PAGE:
“Insurance” is sold according to actuarial tables. The insurance company sells inexpensive policies to a large number of customers, most of whom will never file a major claim. The customers voluntarily participate in this transaction, paying a small premium to gain protection against the possibility of catastrophic future expenses. The company makes money, because the amount paid out in claims is less than the income from premiums. A customer who anticipates no catastrophic expenses might choose to buy minimal coverage, or decline to purchase insurance at all. Using the force of law to compel universal coverage for the same price, regardless of existing conditions and risk factors, is not “insurance,” and the captive providers are not “insurance companies.” Orwellian distortions of terms like “insurance” and “premiums” cloud the health-care debate, and make meaningful discussion difficult.
This seems to be a feature of Obama’s agenda, rather than a bug, based on the panicked, authoritarian way he pushes it. For example, later in his editorial, he says “Despite what we’ve seen on television, I believe that serious debate is taking place at kitchen tables all across America..” What have we been seeing on television that suggests serious debate has not been taking place at kitchen tables? This is just another backhanded slap at the grass-roots inferno of resistance that has erupted against the Obaama agenda, implying those angry town-hall protesters are actors in some sort of scripted television production, designed to intimidate your family into nursing its corn flakes and pre-existing illnesses around the kitchen table in bitter silence.
The President writes in praise of “vigorous debate,” which is the same phrase he used to describe the Iranian government dispatching thugs to murder demonstrators. The rest of his editorial is a stern warning to keep that debate from getting too vigorous, coupled with an alphabet soup of professional associations and lobbies that feel the debate is already over. Obama could have expressed his love of vigorous debate by allowing ample time for it to occur, instead of trying to ram his bill through Congress in July. He’s still trying to sow panic at the end of his supposedly calm and reasoned editorial:
In the coming weeks, the cynics and the naysayers will continue to exploit fear and concerns for political gain. But for all the scare tactics out there, what’s truly scary — truly risky — is the prospect of doing nothing. If we maintain the status quo, we will continue to see 14,000 Americans lose their health insurance every day. Premiums will continue to skyrocket. Our deficit will continue to grow. And insurance companies will continue to profit by discriminating against sick people.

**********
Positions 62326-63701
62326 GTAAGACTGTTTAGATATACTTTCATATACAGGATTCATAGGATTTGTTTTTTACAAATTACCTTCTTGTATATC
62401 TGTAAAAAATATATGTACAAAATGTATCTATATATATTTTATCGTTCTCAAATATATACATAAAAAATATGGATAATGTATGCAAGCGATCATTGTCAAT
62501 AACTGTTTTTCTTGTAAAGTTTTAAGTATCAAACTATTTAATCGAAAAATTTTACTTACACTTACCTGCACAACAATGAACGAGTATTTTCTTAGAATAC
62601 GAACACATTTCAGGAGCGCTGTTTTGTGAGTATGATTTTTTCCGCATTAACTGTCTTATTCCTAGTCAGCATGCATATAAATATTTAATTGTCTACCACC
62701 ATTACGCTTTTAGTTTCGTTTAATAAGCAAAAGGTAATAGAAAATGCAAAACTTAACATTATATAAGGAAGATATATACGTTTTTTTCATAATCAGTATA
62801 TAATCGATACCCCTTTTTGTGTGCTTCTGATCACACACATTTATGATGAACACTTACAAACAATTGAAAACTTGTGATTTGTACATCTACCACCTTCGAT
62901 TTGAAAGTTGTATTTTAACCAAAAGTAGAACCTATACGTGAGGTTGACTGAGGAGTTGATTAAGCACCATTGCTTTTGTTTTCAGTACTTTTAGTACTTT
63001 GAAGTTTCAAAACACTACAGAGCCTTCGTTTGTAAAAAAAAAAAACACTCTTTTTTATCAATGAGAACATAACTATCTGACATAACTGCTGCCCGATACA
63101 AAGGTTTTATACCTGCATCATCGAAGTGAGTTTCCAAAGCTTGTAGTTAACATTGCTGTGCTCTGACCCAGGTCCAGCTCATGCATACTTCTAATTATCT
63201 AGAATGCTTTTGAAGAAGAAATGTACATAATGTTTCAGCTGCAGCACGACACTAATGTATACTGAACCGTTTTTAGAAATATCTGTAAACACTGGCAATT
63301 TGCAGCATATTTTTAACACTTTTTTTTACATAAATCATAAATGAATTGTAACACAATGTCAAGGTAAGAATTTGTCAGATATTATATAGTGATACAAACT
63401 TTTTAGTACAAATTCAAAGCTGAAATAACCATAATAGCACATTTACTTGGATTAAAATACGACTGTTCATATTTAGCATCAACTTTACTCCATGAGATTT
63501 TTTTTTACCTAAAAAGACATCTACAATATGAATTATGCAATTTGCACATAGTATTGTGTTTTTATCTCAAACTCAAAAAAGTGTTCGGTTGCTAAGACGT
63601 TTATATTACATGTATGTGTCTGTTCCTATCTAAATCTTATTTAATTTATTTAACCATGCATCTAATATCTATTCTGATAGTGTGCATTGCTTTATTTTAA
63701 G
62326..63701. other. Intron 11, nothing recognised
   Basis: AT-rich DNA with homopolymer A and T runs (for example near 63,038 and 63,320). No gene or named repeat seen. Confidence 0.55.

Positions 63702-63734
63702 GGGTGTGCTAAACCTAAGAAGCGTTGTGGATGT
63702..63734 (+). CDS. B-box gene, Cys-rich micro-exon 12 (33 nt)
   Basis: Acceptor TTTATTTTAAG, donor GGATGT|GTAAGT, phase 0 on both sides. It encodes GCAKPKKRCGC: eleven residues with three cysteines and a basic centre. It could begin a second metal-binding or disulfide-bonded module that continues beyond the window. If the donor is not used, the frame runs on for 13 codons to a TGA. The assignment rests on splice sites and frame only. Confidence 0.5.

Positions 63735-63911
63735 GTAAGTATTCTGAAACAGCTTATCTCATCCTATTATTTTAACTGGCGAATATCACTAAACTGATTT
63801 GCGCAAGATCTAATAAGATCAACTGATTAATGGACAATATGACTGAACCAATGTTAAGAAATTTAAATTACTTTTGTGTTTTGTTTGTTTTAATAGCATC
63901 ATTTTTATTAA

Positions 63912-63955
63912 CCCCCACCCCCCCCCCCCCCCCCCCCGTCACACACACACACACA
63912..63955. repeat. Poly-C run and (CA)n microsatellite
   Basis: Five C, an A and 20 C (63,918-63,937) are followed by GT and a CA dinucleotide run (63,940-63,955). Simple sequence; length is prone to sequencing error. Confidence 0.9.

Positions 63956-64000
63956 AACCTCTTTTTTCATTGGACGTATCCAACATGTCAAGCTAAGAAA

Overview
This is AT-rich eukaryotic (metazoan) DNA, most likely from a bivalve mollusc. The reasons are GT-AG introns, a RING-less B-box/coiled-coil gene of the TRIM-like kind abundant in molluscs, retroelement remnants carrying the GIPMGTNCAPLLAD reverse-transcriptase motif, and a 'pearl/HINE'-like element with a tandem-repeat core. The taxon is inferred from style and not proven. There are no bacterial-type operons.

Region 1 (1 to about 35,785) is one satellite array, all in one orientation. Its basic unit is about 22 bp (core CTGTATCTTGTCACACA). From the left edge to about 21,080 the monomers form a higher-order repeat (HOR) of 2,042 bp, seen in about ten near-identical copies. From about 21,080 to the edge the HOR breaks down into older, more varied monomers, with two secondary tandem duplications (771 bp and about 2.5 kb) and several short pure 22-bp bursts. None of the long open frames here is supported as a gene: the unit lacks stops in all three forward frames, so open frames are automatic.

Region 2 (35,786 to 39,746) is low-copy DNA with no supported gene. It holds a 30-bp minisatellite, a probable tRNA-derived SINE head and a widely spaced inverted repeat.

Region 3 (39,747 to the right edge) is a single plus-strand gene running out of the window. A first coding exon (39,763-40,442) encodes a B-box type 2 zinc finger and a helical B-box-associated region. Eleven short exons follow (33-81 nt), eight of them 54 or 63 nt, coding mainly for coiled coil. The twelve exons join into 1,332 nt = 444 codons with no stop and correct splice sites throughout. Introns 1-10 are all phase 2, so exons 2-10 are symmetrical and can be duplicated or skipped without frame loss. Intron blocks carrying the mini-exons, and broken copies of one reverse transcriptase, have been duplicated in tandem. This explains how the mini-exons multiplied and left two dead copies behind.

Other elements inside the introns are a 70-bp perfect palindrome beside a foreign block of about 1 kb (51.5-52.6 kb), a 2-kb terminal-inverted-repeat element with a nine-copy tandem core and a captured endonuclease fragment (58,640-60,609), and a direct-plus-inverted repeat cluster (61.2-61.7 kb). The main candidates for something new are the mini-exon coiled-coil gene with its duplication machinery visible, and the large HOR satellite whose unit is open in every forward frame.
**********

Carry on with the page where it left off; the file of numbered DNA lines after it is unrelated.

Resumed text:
Americans should vigorously resist the Left’s attempt to equate resistance to government spending with “doing nothing.” They should never be allowed to get away with pulling that card out of their boots. Wow, the only choices are total government control of the medical industry, or “doing nothing?” Is that the kind of “choice” he boasts about giving Americans with his health-care plan – the false choice between blind obedience and paralyzed decay? I love the way he tosses in the line about the deficit continuing to grow. Another couple trillion dollars in spending, on a half-written socialized medicine bill, should be just the thing to rein in those rascally deficits!
Allowing the Left to control the language of public debate gives their harebrained schemes a dangerous head start. Examples about beyond Obama’s editorial in the New York Times. Government does not “invest” in anything – investment is a conscious decision to risk your own money, in pursuit of reward. Government is not a “partner” in anything – partnership involves equals working together for a common goal. No one willingly chooses a gigantic, emotionally unstable “partner” who puts chains on your wrists, and a gun in your back. Government cannot “guarantee” anything, because the political winds of the future can blow today’s promises down the memory hole. The benefits a group secures through government pressure will only last until a larger, louder, hungrier group comes along.
My advice to conservatives, and the politicians who would represent them, is to deconstruct the language of the Left at every opportunity. Take back the language… then take back Congress, the White House, and the country.